Chad Knaus, crew chief of Jimmie Johnson's No. 48 Lowe's Chevrolet, remains on the job this weekend in Phoenix while his team appeals his six-race suspension by NASCAR for what it judged to be illegal modifications to the C-pillar area of Johnson's car. Johnson also was penalized driver points, while Knaus and car chief Ron Malec were given equal-length suspensions and Knaus was fined $100,000.
Meeting with the media to discuss the issue on Friday, Knaus admitted "disappointment" about the incident but said he remains hopeful that he and the 48 team will be exonerated by their appeal. He confirmed team owner Rick Hendrick's assertion that the same configuration had been raced in restrictor plate races last year without incident.
“It did run all four races last year, and has been through inspection a lot,” said Knaus, who added that he believes the scrutineering process that had flagged the car at Daytona was flawed. “It was all visual. The templates were never actually put on the car. It was a visual inspection at that point. We never even got the opportunity to actually present that under templates. It is unfortunate that there is a bit of subjectiveness to it, and that is why we are going through the appeal.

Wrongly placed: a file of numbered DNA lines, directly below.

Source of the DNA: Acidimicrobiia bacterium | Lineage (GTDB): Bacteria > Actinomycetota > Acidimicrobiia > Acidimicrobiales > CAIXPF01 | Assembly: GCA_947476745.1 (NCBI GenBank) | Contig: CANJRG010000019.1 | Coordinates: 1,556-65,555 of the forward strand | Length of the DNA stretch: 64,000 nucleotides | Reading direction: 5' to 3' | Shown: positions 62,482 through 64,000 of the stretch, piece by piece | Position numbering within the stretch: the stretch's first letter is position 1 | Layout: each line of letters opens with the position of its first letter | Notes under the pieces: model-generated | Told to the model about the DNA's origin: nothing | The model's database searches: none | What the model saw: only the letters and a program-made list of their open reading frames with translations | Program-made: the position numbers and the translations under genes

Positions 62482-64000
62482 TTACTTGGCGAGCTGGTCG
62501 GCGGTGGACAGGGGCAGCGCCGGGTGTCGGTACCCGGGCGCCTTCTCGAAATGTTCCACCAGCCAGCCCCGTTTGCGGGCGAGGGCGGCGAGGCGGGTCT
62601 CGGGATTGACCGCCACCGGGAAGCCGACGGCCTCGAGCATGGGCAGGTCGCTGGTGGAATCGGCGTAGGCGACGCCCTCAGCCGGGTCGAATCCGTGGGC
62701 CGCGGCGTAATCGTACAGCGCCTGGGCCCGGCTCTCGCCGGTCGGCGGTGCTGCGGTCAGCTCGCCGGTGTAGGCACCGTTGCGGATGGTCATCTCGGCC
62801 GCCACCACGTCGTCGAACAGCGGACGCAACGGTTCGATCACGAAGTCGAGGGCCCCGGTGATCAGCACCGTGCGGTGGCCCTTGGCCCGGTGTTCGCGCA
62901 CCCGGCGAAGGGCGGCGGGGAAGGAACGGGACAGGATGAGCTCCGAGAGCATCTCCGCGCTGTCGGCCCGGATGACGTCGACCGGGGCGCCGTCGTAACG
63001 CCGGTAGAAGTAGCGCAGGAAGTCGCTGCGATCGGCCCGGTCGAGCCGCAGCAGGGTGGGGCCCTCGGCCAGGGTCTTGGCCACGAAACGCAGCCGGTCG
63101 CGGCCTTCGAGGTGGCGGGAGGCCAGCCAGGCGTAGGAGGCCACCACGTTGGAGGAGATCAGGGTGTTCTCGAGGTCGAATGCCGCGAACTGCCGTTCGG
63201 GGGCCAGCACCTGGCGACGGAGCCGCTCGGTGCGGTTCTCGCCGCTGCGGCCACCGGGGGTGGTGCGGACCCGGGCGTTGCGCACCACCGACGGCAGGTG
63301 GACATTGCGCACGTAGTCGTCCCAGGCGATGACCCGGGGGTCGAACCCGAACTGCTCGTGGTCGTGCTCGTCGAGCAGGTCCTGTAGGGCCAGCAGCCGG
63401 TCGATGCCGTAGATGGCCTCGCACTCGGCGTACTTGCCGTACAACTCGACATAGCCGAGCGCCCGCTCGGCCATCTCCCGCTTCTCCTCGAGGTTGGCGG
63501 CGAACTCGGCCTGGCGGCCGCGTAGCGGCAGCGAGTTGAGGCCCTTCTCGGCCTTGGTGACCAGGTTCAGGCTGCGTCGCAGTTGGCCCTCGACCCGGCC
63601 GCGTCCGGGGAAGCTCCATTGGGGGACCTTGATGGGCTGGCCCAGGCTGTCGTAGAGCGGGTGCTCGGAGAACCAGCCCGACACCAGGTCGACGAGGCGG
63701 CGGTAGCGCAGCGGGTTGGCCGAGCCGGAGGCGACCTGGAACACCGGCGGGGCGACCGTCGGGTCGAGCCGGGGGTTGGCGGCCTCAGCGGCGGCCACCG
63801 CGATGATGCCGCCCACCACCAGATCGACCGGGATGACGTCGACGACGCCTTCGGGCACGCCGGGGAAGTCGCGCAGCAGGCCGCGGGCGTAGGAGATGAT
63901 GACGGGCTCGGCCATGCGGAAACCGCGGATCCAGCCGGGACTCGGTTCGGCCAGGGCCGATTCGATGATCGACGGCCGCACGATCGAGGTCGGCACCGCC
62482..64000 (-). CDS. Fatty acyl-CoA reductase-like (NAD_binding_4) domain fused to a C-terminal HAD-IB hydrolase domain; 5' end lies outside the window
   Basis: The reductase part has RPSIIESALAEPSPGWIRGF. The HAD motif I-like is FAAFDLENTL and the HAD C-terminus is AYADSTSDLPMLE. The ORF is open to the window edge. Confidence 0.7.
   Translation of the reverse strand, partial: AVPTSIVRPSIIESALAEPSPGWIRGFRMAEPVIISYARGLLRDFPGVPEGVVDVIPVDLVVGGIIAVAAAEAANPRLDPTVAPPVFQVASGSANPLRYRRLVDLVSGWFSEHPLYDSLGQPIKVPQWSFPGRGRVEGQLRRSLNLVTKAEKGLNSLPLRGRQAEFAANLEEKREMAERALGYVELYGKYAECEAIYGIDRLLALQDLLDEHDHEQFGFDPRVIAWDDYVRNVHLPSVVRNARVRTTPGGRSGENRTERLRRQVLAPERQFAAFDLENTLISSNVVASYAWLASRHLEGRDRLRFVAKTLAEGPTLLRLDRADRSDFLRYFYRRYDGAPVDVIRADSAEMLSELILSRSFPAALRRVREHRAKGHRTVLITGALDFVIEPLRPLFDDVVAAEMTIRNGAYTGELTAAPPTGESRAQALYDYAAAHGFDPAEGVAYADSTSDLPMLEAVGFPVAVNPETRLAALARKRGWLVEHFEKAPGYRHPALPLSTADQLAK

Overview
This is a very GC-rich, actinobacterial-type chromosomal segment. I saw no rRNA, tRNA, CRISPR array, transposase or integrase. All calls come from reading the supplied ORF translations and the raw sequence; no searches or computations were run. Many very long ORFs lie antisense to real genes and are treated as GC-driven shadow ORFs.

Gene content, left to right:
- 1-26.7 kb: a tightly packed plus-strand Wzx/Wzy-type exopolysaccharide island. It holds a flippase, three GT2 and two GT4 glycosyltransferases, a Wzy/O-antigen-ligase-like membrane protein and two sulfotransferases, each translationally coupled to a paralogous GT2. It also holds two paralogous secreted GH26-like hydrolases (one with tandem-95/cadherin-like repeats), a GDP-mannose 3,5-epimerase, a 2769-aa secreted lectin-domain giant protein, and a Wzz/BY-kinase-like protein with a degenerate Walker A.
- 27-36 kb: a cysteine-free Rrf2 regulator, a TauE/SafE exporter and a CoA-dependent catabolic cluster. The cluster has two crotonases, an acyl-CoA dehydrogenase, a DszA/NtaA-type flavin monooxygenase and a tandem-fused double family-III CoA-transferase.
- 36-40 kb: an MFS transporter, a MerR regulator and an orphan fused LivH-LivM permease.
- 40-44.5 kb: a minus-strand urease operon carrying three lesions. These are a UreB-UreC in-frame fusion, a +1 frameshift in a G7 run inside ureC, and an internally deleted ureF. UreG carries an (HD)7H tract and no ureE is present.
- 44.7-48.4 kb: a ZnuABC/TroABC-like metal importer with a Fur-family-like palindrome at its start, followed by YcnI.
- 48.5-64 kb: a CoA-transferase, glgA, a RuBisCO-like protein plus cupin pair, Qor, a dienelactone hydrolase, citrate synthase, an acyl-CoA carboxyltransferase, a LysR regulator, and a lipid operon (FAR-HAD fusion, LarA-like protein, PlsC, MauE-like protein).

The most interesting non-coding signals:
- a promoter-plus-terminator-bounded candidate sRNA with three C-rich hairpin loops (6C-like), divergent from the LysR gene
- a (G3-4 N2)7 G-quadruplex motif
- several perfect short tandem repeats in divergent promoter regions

“This is an unfortunate part of the job. As a leader of a team like this, you have to be ready for it. As successful as we've been over the course of the years, our car obviously goes through a little more scrutiny because it is technical. It is inspected more. It goes to the [NASCAR] R & D Center more because we win more races, more top-fives and things like that. So, you get somewhat numb to it. It is definitely not the way we wanted to start off the season, for sure.”
Knaus said he wasn't sure of the team's appeal prospects, but was satisfied just to have the chance to present the team's case more fully.
“We are very fortunate to have this ability to go through the appeal process. That is something NASCAR put in place a long time ago. I'm glad that they do. It's unfortunate that teams have to take advantage of the appeal process from time to time, but it is good that it is there. We have seen some thing's changed, reversed, minimized and some maximized at different times. Hopefully we will get it going in our favor.”
Asked whether he thought the issue pointed up an area in need of clarification as to what was legal to work on and what was not, Knaus replied, “All that stuff is going to come out in the appeal, and you guys will hear about it then.”